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Pediatric acute respiratory distress syndrome

Key sources
The following summarized guidelines for the evaluation and management of pediatric acute respiratory distress syndrome are prepared by our editorial team based on guidelines from the Second Pediatric Acute Lung Injury Consensus Conference (PALICC-2/PALISI 2023).


1.Screening and diagnosis

Diagnostic criteria, patients without chronic cardiorespiratory disease: use the PALICC-2 criteria for the diagnosis of PARDS in < 18 years old patients without active perinatal lung disease.
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  • Diagnostic criteria (patients with chronic cardiorespiratory disease)

2.Classification and risk stratification

Risk stratification: use oxygenation index or oxygen saturation index, in preference to PaO2/FiO2 or SpO2/FiO2, as the primary metric of lung disease severity to define PARDS in all patients treated with invasive mechanical ventilation, with PaO2 used preferentially when available.
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3.Diagnostic investigations

Diagnostic imaging
Obtain chest imaging for the diagnosis of PARDS, to detect complications (such as air leak or equipment displacement) and to assess severity.
Insufficient evidence to support the routine use of chest CT, lung ultrasound, and electrical impedance tomography.

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  • Laboratory tests

4.Respiratory support

Prone positioning: insufficient evidence to recommend for or against prone positioning in patients with PARDS.

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  • Airway clearance

  • Endotracheal suctioning

  • Noninvasive ventilation (indications)

  • Noninvasive ventilation (technical considerations)

  • Invasive ventilation (indications)

  • Invasive ventilation (technical considerations)

  • Invasive ventilation (weaning)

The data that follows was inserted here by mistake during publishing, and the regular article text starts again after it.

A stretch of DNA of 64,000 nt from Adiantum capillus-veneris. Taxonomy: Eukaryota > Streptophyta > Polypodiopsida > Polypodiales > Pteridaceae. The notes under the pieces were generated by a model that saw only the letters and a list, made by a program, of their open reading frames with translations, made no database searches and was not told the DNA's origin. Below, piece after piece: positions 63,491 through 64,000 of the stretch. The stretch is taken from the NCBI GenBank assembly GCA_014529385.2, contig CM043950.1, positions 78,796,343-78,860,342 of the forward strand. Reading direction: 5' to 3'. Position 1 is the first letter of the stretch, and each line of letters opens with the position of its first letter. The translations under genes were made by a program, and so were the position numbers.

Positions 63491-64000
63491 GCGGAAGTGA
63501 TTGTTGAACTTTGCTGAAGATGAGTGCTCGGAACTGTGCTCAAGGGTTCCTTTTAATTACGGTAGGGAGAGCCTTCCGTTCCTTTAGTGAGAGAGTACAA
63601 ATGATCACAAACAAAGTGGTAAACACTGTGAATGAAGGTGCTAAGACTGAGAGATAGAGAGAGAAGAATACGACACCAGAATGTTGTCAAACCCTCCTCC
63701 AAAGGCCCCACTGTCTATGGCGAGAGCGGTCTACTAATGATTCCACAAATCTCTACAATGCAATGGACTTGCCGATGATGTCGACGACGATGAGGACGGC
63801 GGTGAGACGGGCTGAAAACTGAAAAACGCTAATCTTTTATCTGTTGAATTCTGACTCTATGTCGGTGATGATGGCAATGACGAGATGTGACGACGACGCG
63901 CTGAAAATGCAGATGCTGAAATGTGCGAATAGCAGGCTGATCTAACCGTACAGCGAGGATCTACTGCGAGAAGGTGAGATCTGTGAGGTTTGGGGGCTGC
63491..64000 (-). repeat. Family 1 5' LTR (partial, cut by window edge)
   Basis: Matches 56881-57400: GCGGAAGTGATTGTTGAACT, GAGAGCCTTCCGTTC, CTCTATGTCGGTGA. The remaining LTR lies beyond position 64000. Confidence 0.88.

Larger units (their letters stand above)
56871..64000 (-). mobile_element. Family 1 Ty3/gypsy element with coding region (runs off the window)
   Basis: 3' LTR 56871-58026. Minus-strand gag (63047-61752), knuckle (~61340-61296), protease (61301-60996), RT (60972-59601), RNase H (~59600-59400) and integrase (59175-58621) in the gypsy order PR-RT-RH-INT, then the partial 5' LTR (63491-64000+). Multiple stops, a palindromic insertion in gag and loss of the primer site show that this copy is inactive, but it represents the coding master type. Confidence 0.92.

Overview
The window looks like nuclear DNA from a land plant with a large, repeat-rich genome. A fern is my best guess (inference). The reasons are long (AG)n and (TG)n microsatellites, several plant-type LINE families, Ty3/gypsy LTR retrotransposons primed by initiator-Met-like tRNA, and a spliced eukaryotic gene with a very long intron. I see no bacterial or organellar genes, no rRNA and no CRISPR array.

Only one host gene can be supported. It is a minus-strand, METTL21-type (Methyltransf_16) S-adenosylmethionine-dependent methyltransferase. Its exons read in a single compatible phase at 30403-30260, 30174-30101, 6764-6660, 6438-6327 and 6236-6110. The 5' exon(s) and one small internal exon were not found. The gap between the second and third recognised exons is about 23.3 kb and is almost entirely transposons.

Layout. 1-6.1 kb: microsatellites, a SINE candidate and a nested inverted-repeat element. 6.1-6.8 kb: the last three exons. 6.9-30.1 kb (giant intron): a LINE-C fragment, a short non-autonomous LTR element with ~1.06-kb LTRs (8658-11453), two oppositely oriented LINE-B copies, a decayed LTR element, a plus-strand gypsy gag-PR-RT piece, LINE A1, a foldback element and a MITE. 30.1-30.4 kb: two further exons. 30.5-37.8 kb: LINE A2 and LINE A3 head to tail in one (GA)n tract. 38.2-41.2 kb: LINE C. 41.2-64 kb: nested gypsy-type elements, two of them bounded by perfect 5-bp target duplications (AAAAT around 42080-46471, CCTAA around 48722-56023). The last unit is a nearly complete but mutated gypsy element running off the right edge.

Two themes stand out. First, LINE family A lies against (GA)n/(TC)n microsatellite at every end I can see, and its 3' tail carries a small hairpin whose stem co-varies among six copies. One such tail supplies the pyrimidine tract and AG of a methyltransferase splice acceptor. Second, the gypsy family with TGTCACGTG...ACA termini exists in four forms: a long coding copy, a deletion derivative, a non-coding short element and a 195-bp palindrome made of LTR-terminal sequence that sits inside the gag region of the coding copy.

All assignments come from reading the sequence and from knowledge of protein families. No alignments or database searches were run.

• ECMO (indications)

  • ECMO (technical considerations)

  • ECMO (follow-up)

5.Medical management

Fluid management: consider administering fluids with a daily goal collaboratively established by the interprofessional team to maintain optimal oxygen delivery and preserve end-organ function while preventing fluid overload in patients with PARDS.

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  • Sedation

  • Prevention of delirium

  • Neuromuscular blockade

  • Therapies with no evidence for benefit

6.Inpatient care

Clinical monitoring: obtain clinical monitoring of continuous respiratory frequency, HR, pulse oximetry, and regular intermittent noninvasive BP in all patients with PARDS.

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  • Hemodynamic monitoring

  • Respiratory monitoring

7.Nonpharmacologic interventions

Nutritional support: consider initiating enteral nutrition early (< 72 hours) when feasible over parenteral nutrition or delayed enteral nutrition in patients with PARDS.
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  • Rehabilitation

8.Therapeutic procedures

Blood transfusion: administer PRBC transfusion in critically ill patients with respiratory failure and a hemoglobin concentration < 5 g/dL.
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9.Follow-up and surveillance

Follow-up: advise the patient's primary care providers to screen for post-ICU morbidities within 3 months of discharge from the hospital. Use a stepwise approach to clinical evaluation of post-ICU morbidities with initial screening by a primary care provider or electronic/telephonic screen.
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